The decision on when to publish research data involves the exercise of professional judgement. It is not the role of an Ombudsman to determine when in the life of a research project data should be published. In order to sustain this ground of complaint, it would need to be shown that the Institute had exercised its professional judgement in an administratively unreasonable manner. As there was no evidence that, at the time of publication, it was known the results overstated nicotine content, inquiries into this ground of complaint were discontinued.

The second ground of complaint contended that it was unreasonable for the Institute to have published the test results without first providing the industry with a copy of the article in advance, particularly in circumstances where there was risk to the legitimate interests of the industry parties.

In this case, the combined effect of the high nicotine measurements and probability of damage to the industry arising from publication of the results suggested that advance notice would have been appropriate. Whilst the Institute drew attention to concerns it had that legal proceedings would be used to stop or delay publication of the research, the counter view that it would be unreasonable not to give advance notice to affected third parties also had to be weighed. In particular, there was a concern that affected parties might otherwise lose the right to have legitimate concerns considered by a Court. Accordingly, the view was formed that the industry should have been provided with a copy of the article prior to publication.

The third ground of complaint questioned the adequacy of the Institute's retraction published in November 1997. The Institute submitted that considerable care was taken to explain the nature and extent of the flaws in the original article. The retraction clearly stated that nicotine content and concentration had been overestimated. Similar procedures were adopted for both articles, in that they were published in the same journal and a media release was made in each case. Accordingly, the view was formed that the further retraction sought by the complainant was not justified.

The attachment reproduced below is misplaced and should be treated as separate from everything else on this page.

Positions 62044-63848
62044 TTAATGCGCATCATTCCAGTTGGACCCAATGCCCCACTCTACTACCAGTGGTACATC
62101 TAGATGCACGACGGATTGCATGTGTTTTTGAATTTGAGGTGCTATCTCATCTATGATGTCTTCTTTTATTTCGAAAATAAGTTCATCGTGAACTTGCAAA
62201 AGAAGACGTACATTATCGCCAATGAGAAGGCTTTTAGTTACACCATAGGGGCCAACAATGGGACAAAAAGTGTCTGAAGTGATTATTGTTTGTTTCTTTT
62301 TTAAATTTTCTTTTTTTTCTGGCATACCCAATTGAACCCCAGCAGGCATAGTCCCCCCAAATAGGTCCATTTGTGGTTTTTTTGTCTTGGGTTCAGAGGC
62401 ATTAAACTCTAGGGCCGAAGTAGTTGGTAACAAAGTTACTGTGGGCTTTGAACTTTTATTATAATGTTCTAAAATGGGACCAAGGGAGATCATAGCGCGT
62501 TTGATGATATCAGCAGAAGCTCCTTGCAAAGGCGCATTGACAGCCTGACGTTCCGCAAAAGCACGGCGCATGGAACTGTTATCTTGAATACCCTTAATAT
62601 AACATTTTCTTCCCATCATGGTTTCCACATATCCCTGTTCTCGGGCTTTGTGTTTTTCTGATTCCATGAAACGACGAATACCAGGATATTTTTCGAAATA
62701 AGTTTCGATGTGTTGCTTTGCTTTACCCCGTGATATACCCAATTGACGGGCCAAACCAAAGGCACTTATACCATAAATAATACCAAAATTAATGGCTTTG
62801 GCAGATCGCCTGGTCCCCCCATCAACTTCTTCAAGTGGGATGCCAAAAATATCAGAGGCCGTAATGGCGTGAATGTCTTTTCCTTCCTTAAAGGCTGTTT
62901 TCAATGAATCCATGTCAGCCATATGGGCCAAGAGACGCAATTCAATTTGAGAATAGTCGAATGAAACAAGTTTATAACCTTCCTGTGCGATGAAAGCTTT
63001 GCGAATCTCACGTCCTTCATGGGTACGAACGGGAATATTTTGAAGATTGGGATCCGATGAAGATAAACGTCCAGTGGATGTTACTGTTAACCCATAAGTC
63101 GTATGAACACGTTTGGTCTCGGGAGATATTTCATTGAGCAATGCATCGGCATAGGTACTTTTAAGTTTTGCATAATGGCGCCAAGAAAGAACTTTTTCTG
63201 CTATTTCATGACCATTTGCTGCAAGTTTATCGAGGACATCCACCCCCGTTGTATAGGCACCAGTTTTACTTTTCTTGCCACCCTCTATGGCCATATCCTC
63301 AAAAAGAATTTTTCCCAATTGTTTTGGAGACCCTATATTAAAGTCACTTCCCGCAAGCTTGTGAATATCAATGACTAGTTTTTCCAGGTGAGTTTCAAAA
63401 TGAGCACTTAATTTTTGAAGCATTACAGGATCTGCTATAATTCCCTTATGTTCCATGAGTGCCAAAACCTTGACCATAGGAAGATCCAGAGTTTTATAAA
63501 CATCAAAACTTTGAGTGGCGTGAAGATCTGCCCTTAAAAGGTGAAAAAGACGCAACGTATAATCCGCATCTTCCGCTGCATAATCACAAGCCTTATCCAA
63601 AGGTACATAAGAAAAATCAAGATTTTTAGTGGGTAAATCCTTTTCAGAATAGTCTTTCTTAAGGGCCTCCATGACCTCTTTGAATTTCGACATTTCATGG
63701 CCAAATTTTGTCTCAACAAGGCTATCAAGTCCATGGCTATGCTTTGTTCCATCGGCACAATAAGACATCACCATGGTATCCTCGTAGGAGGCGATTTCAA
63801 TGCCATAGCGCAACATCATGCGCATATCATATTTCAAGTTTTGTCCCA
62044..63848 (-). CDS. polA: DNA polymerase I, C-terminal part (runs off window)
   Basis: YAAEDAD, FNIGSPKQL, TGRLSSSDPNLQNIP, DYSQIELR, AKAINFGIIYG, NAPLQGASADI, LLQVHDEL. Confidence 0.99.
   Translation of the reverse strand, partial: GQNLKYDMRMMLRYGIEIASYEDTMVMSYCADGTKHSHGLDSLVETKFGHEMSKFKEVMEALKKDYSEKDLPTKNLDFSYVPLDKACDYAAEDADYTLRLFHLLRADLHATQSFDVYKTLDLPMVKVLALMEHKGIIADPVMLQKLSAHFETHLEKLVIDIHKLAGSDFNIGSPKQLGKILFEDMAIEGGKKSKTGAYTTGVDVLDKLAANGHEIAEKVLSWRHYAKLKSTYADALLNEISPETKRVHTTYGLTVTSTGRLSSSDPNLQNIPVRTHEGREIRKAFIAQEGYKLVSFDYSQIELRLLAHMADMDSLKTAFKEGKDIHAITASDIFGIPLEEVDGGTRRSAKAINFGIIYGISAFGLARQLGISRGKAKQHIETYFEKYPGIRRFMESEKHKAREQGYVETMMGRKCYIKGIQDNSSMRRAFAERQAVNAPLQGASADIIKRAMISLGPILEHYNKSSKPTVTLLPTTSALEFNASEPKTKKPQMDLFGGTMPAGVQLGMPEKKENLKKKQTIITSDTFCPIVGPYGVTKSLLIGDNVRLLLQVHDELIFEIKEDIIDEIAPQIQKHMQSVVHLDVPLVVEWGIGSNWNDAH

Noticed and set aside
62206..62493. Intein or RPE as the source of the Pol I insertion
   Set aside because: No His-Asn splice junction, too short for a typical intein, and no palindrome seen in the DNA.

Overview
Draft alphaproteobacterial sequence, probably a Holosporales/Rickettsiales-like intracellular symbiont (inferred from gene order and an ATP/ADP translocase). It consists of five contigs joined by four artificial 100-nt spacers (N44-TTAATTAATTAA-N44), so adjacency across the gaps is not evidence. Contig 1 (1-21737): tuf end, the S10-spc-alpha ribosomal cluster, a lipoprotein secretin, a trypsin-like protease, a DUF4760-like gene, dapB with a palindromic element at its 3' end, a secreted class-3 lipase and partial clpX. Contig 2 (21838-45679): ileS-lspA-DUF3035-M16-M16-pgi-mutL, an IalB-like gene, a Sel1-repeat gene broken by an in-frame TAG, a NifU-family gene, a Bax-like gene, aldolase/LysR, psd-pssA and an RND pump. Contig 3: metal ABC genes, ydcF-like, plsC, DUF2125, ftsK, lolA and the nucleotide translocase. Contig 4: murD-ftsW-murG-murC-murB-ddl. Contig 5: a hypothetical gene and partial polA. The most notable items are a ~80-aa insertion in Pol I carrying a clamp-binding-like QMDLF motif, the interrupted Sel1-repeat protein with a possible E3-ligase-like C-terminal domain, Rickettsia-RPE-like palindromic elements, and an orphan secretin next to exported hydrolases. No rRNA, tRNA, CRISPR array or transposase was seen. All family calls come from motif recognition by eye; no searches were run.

The fourth ground of complaint arose from the Institute's choice of analytical procedures. The industry test methods set out in the Smoke-free Environments Act 1990 require that smoke yield tests be used as the basis of measurements of nicotine content. However, the Institute's research measured nicotine content as obtained by solvent extraction. The question thus arose of whether it would have been reasonable to include with the media release a statement explaining any factors such as the analytical method, which might influence the conclusions drawn. This being particularly pertinent when a media release is made to a non expert audience.

In this case, the view was formed that it would have been reasonable for the Institute to have concluded its audience was comprised largely of non experts and to have included with the media release a statement which drew attention to the differing methodologies, and any other factors which might influence the conclusions drawn. Those receiving the media release would then have been in a position to treat the results with appropriate caution or seek further advice before acting on them.

The remedy sought by the complainant related to the methodology and processes adopted by the Institute in future testing of the nicotine content of cigarettes. No such recommendation was found to be necessary or appropriate. The findings of the investigation did not give rise to concerns about systemic issues that might warrant a recommendation to change Institute procedures.

This case note is published under the authority of the Ombudsmen Rules 1989. It sets out an Ombudsman’s view on the facts of a particular case. It should not be taken as establishing any legal precedent that would bind an Ombudsman in future.